Picking the right rug for your home can be tricky
With a multitude of patterns, sizes and weaves, what should you consider?
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Mo Ajram tells his customers to think of rugs as “floor art.”
Inside Kamals Carpets, Rugs and Upholstery, his family’s store in downtown Cedar Rapids, hundreds of rugs in a multitude of colors and patterns hang from racks and lie stacked on the floor.
Picking the right one can feel overwhelming, but Ajram recommends trusting your instinct and picking a pattern that appeals to you.
“A lot of times when people come in, the rug they end up with is the rug they like, that catches their eye,” he said.
Kamals allows people to take a rug home to see how it looks in their room — if they don’t like it, they can bring it back.
Interior designer Lori Wiles, owner of Lori Wiles Design in Cedar Rapids, sources her rugs from Kamals.
“Rugs are super versatile. You can build an entire room off them,” she said Lori Wiles. “They can be a base for the room or just part of the overall palette.”
There are a lot of elements to consider when rug shopping, however. Here are a few tips from Wiles and Ajram:
There are three main types of rugs: machine-made, hand-tied and hand-tufted.
Hand-tied are the highest quality, traditionally made rugs. They are the most expensive, but also will last the longest.
“A good hand-tied rug will last forever. It’s an heirloom, a hand-me-down rug,” Ajram said.
Hand-tufted are also high quality, but take less time to make and thus are more affordable.
Machine-made rugs are more often made with a synthetic fiber and cost the least. They are a good option for those who might want to choose a trendy style they know they’ll want to switch every few years.
Machine-made rugs could also be good in a high traffic area like a mudroom that will see a lot of wear-and-tear and where you might want to change out the rug every few years, said Wiles.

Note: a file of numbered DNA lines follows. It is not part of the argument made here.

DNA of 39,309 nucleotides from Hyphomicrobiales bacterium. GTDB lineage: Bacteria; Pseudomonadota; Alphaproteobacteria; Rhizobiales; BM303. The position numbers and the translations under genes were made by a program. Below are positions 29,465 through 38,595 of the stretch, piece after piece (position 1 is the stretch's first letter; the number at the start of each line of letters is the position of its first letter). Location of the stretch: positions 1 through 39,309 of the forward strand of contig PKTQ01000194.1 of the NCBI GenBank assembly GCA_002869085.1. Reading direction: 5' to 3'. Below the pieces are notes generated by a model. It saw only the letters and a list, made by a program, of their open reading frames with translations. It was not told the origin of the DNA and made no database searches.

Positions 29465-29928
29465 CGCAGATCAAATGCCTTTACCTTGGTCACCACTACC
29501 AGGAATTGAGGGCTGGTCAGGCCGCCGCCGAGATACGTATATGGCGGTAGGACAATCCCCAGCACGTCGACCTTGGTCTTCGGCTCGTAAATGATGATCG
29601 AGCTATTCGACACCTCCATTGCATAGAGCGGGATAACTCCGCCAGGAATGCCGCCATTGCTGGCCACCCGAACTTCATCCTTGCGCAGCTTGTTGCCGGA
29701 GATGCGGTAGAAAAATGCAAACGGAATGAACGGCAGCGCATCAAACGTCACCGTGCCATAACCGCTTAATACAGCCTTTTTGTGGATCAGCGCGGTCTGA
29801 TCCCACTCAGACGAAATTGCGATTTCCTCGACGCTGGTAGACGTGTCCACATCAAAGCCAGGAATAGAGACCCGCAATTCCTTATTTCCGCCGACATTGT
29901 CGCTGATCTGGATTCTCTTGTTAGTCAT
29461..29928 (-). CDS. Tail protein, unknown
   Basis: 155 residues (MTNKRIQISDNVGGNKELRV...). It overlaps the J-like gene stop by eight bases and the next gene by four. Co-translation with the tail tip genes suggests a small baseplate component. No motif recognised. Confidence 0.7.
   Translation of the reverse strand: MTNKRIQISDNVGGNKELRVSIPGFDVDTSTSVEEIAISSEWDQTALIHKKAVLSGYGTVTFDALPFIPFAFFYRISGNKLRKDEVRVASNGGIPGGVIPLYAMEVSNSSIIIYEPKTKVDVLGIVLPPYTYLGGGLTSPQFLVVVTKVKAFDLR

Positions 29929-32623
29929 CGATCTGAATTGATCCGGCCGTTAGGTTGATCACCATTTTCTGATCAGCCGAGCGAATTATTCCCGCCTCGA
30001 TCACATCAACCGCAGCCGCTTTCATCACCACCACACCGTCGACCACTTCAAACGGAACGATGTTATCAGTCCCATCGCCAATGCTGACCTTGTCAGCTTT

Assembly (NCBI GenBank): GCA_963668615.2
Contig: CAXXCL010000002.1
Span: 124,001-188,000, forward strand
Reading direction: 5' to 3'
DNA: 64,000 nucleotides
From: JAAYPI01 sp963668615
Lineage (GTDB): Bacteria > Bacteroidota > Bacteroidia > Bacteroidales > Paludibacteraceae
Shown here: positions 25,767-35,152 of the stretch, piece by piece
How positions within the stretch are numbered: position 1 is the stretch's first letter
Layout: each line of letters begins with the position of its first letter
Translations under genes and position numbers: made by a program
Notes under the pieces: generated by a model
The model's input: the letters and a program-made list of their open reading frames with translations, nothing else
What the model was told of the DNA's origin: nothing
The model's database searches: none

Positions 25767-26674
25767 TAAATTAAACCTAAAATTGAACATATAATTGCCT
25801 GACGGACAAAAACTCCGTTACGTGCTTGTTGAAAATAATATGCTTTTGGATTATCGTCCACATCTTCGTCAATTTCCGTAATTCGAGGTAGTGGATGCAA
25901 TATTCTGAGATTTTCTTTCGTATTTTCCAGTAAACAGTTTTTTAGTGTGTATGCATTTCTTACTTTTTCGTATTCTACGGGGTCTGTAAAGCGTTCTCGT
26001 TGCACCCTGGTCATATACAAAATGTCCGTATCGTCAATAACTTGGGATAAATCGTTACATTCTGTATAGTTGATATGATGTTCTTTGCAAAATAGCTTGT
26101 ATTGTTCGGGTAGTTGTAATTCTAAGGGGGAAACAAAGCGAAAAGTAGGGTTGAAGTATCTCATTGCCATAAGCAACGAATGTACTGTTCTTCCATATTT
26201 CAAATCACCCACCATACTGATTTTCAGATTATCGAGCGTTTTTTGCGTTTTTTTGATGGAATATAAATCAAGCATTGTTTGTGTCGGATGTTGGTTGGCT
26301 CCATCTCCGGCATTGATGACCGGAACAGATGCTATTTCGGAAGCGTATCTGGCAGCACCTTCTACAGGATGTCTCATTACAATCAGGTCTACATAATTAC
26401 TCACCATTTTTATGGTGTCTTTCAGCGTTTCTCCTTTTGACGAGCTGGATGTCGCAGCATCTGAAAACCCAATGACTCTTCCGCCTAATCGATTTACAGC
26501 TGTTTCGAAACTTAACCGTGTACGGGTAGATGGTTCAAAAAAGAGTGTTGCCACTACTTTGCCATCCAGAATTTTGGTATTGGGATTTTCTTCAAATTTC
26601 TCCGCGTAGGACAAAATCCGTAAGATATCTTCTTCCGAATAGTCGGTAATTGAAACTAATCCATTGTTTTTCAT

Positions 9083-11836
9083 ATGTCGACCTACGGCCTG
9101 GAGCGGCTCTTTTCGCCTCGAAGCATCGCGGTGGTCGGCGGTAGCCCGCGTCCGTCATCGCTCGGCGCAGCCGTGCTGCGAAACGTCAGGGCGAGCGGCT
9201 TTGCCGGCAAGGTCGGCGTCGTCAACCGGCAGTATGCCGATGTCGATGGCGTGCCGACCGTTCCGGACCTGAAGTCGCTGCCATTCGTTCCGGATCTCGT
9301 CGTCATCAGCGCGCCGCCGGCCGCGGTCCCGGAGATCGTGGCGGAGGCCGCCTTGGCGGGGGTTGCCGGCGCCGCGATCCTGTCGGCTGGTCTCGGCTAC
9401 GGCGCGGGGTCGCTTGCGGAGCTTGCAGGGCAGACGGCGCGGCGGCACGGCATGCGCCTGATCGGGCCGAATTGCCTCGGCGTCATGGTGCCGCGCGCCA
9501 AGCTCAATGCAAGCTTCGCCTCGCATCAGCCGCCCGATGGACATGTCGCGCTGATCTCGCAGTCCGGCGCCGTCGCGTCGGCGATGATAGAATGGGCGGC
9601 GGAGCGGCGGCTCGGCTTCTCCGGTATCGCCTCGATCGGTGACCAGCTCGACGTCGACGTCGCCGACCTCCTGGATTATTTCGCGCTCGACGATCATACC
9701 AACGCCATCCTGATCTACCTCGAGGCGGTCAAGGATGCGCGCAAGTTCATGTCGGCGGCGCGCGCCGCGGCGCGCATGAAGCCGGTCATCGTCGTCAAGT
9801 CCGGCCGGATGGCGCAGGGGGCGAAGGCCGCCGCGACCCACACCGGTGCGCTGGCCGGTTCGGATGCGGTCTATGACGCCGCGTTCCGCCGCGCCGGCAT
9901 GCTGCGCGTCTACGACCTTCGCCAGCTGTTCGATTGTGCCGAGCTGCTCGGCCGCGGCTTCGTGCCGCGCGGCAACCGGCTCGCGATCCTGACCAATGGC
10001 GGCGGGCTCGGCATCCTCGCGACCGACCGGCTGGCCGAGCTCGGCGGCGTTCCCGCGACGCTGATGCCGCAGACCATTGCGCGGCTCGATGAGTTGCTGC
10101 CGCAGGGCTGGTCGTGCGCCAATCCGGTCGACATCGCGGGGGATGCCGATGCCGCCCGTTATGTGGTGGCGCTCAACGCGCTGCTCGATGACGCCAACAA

Ajram offers rugs made with a specialty fiber, called SmartStrand, that is designed to be stain resistant.
He and Wiles both also recommended wool rugs for pet owners or those with children.
“The nice thing about high quality wool rugs is they’re very durable and hide a multitude of stains. You can clean them with a mild dishwashing solutions,” Wiles said.
Rugs with longer, shaggy threads can be very cozy in some rooms, she added, but won’t do as well with pets or places where they may be stained with food.
“People often size their rugs inappropriately,” Wiles said. “In most cases, you need a little bit bigger rug than you think.”
Rugs should be big enough for furniture to at least partially sit on them. In a dining room, the rug should be wide enough that people can push their chairs back from the table without sliding off the rug.
At the store, rugs hanging vertically can fool the eye and seem bigger than they actually will when in a room. She recommends arranging furniture in a basic pattern before measuring the space where the rug will go.
Pattern and color
Rugs can come in a multitude of patterns, from modern, chunky blocks of colors to traditional flora and fauna designs.
Wiles likes starting with a great rug and building a room around it, but she recognizes many people will already have furniture, art or other accessories before they go rug shopping.
Either way, rugs with intricate patterns and multiple colors can be versatile. Natural threads like wool, silk, rayon or bamboo take dye unevenly, so every thread is slightly different from the thread next to it. That makes it easy to emphasize various tones depending on the other elements in the room, she said.
Rugs with multicolored patterns have the advantage of matching multiple color schemes, Ajram said.
The current trend in rugs are gray tones and transitional rugs, which blend modern and traditional styles, he added.
It’s all about personal preference, he said — some people want a more trendy design, while others want a classic rug that will stand the test of time.
“Find something that is attractive and brings richness and character to the room,” he said.
Kamals Carpets, Rugs and Upholstery, 630 Second Ave. SE, Cedar Rapids, (319) 363-7333, kamalsflooring.com
Lori Wiles Design, (319) 535-2593, loriwilesdesign.com